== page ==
Terre des hommes has been present in the Palestinian territories since 1973. This was the year of the Arab-Israeli Kippur war during which Syrian and Egyptian troops tried to reclaim the territory which they had lost in 1967 during the six-day war. The situation for Palestinians has not changed forty years later. The children of 1973 are the parents or grand-parents of today’s children and the prospects of peace seem farther away than ever.
Palestinian territory is being eaten away gradually by the settlements which are barricaded behind a security wall and isolated economically. Restrictions on movement (not including mobile checkpoints, there are no less than 100 checkpoints along the West Bank), red tape, confiscation of land and water, evictions and arbitrary arrests are just some of the things the local population has to deal with on a daily basis, despite the fact that international law should protect them from the occupying forces.
Being a child in the occupied territories means growing up in an atmosphere where the violence of military incursions is the norm, houses are raided during the night and family and friends thrown into prison. Sometimes it involves being arrested for no reason after school - as was the case for 27 children in Hebron aged between 7 and 15 last year on 23 March – and facing military justice from the age of 12 (see the recent UNICEF study on this). It might also be seeing your home destroyed by armed forces or watching settlers take over your home. In Gaza being a child means suffering the restrictions imposed by the economic blockade and living through the frightening night air raids: the last military operation “Defence Pillar” from 15th to 21st November 2012 during which 33 children died and the rest were left with traumatic scars. More than anything else, being a child in Palestine means growing up with feelings of hatred, anger and a sense of injustice.
Admittedly not all child protection problems are due to the Israeli-Palestinian conflict. Some common practices, such as honour crimes, domestic violence, child marriages also have an effect on the rights of Palestinian children. The situation for children who are born out of wed-lock is certainly not any better. For the past forty years, Terres des hommes has done its best to provide concrete and efficient assistance to children in this complex environment. After becoming established in the field of nutrition and child and infant health, and after setting up two specialist organisations in Hebron and Gaza (Ard al Atfal and Ard al Insan), we at Tdh are now able to concentrate on three main areas: 1) combatting child labour, 2) providing justice for minors and 3) implementing child protection systems. We are active in two particularly difficult cities: Hebron, where the city centre is occupied by Israeli settlers and where clashes take place on a daily basis; and Gaza, which has been subjected to an economic and military blockade since 2007.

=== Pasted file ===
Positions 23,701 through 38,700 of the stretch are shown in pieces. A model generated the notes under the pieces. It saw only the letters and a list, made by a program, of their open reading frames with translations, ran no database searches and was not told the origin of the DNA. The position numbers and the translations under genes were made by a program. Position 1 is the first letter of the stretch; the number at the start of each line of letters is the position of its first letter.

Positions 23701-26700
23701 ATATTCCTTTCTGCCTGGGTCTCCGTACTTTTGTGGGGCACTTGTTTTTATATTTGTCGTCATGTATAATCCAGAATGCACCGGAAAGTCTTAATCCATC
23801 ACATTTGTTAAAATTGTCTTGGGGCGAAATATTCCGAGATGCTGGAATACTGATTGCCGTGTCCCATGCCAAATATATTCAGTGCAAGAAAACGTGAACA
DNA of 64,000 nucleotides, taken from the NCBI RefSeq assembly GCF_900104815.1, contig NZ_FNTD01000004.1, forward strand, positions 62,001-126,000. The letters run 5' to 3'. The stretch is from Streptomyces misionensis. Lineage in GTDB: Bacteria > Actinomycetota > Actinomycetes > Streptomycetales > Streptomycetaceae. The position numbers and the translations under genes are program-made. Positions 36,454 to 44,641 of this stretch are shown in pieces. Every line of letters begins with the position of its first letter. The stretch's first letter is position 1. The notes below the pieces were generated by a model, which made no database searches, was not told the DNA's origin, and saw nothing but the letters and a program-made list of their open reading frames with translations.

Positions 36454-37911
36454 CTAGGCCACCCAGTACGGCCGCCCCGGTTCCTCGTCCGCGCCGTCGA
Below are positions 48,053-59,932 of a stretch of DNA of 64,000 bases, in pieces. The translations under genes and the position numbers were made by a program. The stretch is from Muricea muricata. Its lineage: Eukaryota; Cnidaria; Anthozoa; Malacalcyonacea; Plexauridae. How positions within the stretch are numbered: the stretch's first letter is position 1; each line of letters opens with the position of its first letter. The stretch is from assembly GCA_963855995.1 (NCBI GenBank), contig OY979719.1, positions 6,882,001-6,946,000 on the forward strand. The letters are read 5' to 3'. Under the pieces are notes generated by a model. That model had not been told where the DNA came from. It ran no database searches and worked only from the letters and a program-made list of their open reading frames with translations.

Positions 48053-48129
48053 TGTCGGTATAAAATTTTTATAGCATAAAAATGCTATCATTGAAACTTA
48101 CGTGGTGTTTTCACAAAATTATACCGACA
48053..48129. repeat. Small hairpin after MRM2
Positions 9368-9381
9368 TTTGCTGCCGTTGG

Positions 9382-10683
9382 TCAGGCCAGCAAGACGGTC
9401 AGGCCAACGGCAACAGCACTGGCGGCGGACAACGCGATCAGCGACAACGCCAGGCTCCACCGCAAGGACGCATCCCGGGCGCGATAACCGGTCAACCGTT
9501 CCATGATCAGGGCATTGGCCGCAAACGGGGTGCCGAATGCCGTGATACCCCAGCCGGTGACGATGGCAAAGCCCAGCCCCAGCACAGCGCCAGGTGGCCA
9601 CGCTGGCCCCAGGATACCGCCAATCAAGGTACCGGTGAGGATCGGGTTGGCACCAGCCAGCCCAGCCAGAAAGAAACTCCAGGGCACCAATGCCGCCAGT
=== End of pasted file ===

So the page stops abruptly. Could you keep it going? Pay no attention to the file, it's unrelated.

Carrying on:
Terre des hommes began its fight against child labour in Gaza the day after the military operation “Cast Leaf” during the winter of 2008-2009. During this period a large number of children could often be seen entering the dangerous buffer zone along the green line. Here they would rummage amongst the ruins looking for building material which had become unobtainable due to the economic embargo. Too often children could be seen getting too close to the separation barrier and thus becoming targets for Israeli snipers. As part of a 2010 pilot project in Beit Lahyia and Zeitoun, in the north of the Gaza Strip, Terre des hommes helped around fifty children reintegrate into schools and training centres, whilst at the same time providing their families with financial aid. Since June 2012, Terre des homes has been providing child labourers in Beit Lahiya with protection and education at a welcome centre and continues to play an active role, together with the community, in reintegrating these children into schools and the social community.
In the field of juvenile justice, Terre des hommes works closely with the Palestinian authorities to ensure that they are aware of children’s rights and international regulations in this area. One of the main objectives is to reinforce the work of social workers, in order to improve the care and monitoring of children during the entire judicial procedure. Palestine is a country in which justice carried out by non-state actors plays a major role alongside procedures established by the Palestine authorities. Two studies have been carried out in Hebron and Gaza in order to clarify the history of informal justice, examine how it works and identify the various actors who take part in order to understand how children fit into these mechanisms. Terre des homes now aims to concentrate its intervention on the reintegration into the community of children who are in conflict with the law, including children who have been imprisoned in Israeli prisons, and carry on with its commitment to setting up efficient protection systems in Gaza and Hebron.